My son announced the other day that he was never going to get married.  The haughty proclamation is his preferred method of conversation, a whiney squeal a close second.  Because he is 4, most of my responses to his polite inquiry are unsatisfying to him in that they range from mocking laughter to raging hostility. The succinct “YES!” is as rare as a Bigfoot  sighting, despite what he believes are reasonable questions.

“I’m having a corn dog” he drops casually while pulling my eyelids open at 3am, “ok?”

He has developed a strategy of delivering a powerful blast of righteous entitlement and then confidently following his bliss in hopes that I wont stop him from jumping off the roof or whatever. He said he was never going to get married because then he wouldn’t have any fights, and therefore would not have to divorce like his father and I did.  He didn’t actually say “therefore” – he’s far to busy for smooth transition – but the emotional complexity of his reasoning made me shudder: would we be deconstructing the films of Stanley Kubrick by grammar school?  He went on to ask if he could be a daddy but just by himself, without a wife? Thankfully, he speaks in continuous 20 minute intervals without breathing, so there was no pause in the conversation.  I didn’t have to tackle the quagmire of how you need two to make a baby, but could raise that baby by yourself or with a wife or a husband or a friend or your parents or another family or a llama or a circus clown. He wants to be a daddy, he said, but when his dad and I split up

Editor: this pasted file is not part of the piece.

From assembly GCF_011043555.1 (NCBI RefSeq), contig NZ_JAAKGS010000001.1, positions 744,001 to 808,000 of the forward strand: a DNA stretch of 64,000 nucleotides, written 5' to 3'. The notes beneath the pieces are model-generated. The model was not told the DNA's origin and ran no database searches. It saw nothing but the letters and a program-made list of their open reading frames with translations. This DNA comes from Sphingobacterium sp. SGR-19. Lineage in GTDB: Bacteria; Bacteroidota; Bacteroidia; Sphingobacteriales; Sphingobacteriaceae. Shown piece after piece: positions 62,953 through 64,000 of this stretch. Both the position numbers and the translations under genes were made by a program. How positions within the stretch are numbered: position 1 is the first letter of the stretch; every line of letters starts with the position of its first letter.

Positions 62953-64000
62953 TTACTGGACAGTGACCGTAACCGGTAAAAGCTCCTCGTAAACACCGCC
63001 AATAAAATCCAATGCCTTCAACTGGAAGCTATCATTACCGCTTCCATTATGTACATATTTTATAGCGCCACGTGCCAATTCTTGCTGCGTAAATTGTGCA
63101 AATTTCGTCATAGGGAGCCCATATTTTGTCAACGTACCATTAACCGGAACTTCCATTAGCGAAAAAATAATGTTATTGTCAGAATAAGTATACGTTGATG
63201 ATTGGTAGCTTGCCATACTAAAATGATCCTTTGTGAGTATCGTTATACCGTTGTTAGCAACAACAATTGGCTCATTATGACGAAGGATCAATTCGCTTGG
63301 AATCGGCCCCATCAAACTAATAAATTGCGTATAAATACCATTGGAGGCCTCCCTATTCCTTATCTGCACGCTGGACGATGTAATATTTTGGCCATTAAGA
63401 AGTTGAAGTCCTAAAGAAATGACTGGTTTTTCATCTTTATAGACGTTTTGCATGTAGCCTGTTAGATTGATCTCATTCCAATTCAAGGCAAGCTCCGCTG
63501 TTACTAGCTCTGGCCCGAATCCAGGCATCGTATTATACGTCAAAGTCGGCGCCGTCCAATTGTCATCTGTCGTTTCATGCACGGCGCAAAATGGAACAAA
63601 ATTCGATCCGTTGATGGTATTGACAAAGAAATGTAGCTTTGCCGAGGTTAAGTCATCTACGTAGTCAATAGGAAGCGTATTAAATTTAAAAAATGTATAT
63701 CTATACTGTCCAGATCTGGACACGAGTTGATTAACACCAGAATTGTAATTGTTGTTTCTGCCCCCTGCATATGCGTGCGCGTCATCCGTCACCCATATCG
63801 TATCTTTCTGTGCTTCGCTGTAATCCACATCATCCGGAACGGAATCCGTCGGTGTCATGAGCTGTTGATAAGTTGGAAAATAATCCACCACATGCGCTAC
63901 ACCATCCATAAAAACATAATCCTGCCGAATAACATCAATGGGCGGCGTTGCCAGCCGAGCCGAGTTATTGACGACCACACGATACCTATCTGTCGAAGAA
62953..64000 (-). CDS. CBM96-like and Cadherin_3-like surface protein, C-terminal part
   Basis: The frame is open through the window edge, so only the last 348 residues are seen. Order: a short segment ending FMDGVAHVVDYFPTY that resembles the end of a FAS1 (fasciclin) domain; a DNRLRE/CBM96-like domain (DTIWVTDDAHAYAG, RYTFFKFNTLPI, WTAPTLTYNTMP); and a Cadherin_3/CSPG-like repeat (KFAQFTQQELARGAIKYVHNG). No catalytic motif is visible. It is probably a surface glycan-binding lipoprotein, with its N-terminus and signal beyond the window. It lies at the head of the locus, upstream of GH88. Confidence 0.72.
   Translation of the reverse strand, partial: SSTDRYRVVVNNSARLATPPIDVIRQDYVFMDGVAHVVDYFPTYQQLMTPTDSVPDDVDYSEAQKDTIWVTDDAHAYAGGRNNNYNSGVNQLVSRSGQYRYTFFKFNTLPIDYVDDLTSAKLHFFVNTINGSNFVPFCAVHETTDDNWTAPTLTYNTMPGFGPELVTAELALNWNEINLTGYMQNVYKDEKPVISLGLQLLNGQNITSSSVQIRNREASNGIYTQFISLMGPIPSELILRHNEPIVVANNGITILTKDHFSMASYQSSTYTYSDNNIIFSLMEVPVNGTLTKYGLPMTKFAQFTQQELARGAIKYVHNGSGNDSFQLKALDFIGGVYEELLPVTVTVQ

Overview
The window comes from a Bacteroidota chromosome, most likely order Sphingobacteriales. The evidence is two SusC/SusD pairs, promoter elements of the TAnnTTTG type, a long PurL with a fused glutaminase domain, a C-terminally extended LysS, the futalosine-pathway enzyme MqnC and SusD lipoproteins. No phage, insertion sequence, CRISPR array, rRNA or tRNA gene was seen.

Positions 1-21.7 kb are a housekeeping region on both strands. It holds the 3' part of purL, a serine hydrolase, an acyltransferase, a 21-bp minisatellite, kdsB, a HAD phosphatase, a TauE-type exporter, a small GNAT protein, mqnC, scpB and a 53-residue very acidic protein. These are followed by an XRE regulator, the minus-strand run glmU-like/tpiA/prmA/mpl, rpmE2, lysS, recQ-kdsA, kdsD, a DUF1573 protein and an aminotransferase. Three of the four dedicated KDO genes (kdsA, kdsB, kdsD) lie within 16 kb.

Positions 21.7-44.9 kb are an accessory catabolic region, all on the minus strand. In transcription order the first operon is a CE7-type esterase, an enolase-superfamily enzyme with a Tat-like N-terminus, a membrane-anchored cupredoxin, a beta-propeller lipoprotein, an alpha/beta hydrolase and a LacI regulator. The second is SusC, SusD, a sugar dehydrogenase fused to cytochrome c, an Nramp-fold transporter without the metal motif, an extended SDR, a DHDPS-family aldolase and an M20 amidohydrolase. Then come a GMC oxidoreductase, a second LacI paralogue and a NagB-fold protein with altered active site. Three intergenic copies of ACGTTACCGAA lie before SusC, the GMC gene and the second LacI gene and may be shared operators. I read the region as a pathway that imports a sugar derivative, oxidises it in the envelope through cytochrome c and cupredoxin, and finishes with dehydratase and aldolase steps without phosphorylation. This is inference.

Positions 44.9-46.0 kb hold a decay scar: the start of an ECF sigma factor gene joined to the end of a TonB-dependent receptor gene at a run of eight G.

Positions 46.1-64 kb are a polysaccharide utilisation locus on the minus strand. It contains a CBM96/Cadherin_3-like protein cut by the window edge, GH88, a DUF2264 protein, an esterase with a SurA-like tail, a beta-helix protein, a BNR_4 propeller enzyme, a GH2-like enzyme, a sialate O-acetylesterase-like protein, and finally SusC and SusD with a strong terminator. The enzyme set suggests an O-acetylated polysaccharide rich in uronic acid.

IMG_3446it made him sad, and now here he was already worrying that his non-existent child would suffer because he and his non-existent partner had a non-existent problem without a non-existent solution.

I tell him that everyone argues.  I tell him lots of times people can simply work things out, but sometimes they can’t. I hope he won’t remember how brutally his dad and I fell apart, how hard I fought so that he would never live in a house of apathy and anger.  He would never have to wonder if it would crush his spirit, like it almost did to mine.

He said if he was older, or the true pinnacle of emotional stability, a teenager, he could handle it.  He said by then he wouldn’t even care. My insides made a churning sound like a belly full of questionable sushi at the perfect articulation of my deep fear; that he would have grown up not traumatized, but numb. Not finely tuned to cruelty but blind and deaf to it, tolerant of it, accepting of it.

“We’re getting ice cream!” he randomly declares from the back seat, allowing the power of his conviction to delude him that I have already agreed, despite the fact that we have a million other things to do and it’s 8:30 in the morning.  For me it’s not great being bossed around by a Sultan, but as I dutifully indulge His Excellency and pull into the lot, he cheers. Despite his bravado and impressive volume he is never really certain he will get everything he wants, and is always surprised and excited to see it actually materialize before his wide, delighted eyes.

I know the feeling.

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